Koniko Yamamura, narrator of “Immigrant from the Land of the Sun”, dies

July 2, 2022 - 18:9

TEHRAN – Koniko Yamamura, the Japanese-Iranian narrator of the Persian bestseller “Immigrant from the Land of the Sun”, died from a respiratory problem at Tehran’s Khatam al-Anbia Hospital on Friday.

Due to her marriage to an Iranian man, she was called by her Iranian name Saba Babai. She shot to fame after her 19-year-old son Mohammad Babai joined Iranian soldiers during the 1980-1988 Iran-Iraq war and was martyred in April 1983.

“Immigrant from the Land of the Sun”, her memories of living in Iran written by Iranian author Hamid Hesam was published in 2020.

The book has been translated into Arabic, Turkish, Russian, Urdu and Pashtu.

Japanese Ambassador Kazutoshi Aikawa and a number of his colleagues paid a visit to Yamamura a few days after her admission to the hospital.

Yamamura’s death triggered a flood of messages of condolences from Iranian officials, including President Ebrahim Raisi and Parliament Speaker Mohammad Baqer Qalibaf.

Raisi praised Yamamura’s contributions to educational centers, charity events and the Tehran Peace Museum, and said, “This immigrant from the land of the sun raised her brave son Mohammad Babai and dedicated his life to Iran, and his memory will live on in the country forever.”

Yamamura chose the name Saba after she married an Iranian Muslim in Japan and moved to Iran afterwards, where her life was totally changed after her 19-year-old son Mohammad was martyred.

What made her life distinguished were the events that changed her life.

“I never thought my life story would turn into a book, because if I were living in Japan with my parents, I would have had a typical life, but marrying an Iranian Muslim changed my life totally,” she has said.

“After the martyrdom of my son, several writers proposed writing my biography but I did not consent. However, I met Hesam on a trip to Hiroshima and I trusted him, and the interviews began for the book,” she added.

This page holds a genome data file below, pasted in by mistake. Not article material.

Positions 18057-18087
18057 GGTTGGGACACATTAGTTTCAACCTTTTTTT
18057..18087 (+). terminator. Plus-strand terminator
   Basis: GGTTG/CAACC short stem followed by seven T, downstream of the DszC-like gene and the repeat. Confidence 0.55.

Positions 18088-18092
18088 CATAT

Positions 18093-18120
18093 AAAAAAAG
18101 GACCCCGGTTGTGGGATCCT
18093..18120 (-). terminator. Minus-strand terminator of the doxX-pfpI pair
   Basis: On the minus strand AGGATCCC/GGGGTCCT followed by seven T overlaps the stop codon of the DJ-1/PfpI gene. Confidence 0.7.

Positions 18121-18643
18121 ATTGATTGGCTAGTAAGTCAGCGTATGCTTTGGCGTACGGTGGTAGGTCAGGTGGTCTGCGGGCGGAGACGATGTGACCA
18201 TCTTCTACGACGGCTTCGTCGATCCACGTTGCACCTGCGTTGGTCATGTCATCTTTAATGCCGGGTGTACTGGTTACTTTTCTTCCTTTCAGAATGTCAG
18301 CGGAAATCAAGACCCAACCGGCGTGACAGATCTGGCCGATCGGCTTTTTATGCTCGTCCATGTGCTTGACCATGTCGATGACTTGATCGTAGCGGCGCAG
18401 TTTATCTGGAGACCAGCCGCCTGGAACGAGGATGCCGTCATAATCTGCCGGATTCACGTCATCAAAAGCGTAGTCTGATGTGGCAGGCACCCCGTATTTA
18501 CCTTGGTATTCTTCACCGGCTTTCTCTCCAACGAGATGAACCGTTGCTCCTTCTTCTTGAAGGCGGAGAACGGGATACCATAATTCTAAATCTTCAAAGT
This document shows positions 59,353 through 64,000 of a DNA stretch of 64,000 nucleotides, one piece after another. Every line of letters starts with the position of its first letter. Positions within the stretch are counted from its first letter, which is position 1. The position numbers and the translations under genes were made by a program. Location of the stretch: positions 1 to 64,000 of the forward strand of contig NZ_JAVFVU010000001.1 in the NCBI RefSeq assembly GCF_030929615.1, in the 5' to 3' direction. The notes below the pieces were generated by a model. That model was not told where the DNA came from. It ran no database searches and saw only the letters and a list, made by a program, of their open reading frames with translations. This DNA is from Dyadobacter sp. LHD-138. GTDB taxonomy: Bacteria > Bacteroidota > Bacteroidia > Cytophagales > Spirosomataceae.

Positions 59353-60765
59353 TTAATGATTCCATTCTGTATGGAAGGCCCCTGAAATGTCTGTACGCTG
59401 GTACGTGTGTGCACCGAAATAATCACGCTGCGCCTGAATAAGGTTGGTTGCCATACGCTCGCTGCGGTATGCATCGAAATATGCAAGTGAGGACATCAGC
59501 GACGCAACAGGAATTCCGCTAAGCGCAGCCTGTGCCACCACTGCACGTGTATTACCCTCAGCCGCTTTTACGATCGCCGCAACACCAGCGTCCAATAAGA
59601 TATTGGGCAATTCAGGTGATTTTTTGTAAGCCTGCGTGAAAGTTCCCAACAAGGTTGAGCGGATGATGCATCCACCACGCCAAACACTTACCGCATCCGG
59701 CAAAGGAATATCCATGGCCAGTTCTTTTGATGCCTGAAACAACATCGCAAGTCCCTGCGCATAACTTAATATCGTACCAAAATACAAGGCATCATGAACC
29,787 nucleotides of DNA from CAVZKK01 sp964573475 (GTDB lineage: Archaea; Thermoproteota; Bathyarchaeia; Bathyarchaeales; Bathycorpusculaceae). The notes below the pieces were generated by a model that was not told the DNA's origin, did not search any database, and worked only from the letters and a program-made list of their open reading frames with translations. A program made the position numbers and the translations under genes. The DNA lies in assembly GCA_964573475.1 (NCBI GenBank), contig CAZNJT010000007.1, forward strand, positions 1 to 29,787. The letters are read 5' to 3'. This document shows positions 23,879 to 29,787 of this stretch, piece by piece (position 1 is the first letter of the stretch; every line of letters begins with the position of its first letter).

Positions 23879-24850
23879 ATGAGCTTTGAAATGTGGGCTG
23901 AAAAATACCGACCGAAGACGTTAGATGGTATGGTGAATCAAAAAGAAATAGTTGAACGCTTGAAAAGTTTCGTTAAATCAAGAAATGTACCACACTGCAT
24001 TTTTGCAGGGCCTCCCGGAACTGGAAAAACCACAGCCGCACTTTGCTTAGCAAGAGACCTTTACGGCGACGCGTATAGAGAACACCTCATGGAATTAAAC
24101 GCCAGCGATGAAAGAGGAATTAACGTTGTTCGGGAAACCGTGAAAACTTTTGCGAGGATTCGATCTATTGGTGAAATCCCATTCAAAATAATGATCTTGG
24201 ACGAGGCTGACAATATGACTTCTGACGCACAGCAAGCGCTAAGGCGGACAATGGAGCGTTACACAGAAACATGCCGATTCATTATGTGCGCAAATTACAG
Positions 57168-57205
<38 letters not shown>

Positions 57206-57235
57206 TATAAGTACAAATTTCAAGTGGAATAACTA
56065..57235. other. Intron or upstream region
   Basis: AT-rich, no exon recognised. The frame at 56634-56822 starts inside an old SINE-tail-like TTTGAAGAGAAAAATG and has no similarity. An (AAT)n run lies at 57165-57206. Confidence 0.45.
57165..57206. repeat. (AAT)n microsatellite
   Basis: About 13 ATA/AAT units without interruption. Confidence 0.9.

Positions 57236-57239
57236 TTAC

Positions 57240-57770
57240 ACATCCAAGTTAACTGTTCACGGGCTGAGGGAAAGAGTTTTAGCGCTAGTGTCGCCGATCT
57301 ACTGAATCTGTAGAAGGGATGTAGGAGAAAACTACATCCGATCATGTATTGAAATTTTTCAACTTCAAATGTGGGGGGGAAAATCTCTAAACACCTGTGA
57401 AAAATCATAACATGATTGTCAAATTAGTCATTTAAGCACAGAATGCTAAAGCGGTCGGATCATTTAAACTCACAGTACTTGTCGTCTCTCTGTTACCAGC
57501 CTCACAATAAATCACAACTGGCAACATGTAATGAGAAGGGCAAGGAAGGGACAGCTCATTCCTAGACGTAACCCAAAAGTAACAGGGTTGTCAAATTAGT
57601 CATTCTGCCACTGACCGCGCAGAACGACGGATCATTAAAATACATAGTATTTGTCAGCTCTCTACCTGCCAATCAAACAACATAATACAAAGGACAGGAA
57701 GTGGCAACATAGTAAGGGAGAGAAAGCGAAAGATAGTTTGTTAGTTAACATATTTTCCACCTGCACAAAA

Hesam previously said that he met Yamamura in 2014 during a visit to Hiroshima along with a number of Iranian cineastes, authors and war veterans who attended the Hiroshima Peace Memorial Ceremony.

The ceremony is held annually to commemorate the anniversary of the tragedy of the U.S. nuclear attack on the Japanese city.

“I met Yamaumura at the airport where she was introduced to us as the translator of the team. I noticed that she was reciting verses of the Holy Quran while onboard or when she sometimes told me short memories of her life,” Hesam said.

“Later, I noticed that she patiently listened to the survivors of the Hiroshima atomic bombardment and those Iranian veterans injured in Iraqi chemical attacks as she was in tears. It was in those years that I began talks through interviews, and gradually I was successful in writing her untold stories,” he noted.

Photo: A file photo shows Koniko Yamamura posing with a picture of her son Mohammad Babai who was martyred during the Iran-Iraq war.

MMS/YAW

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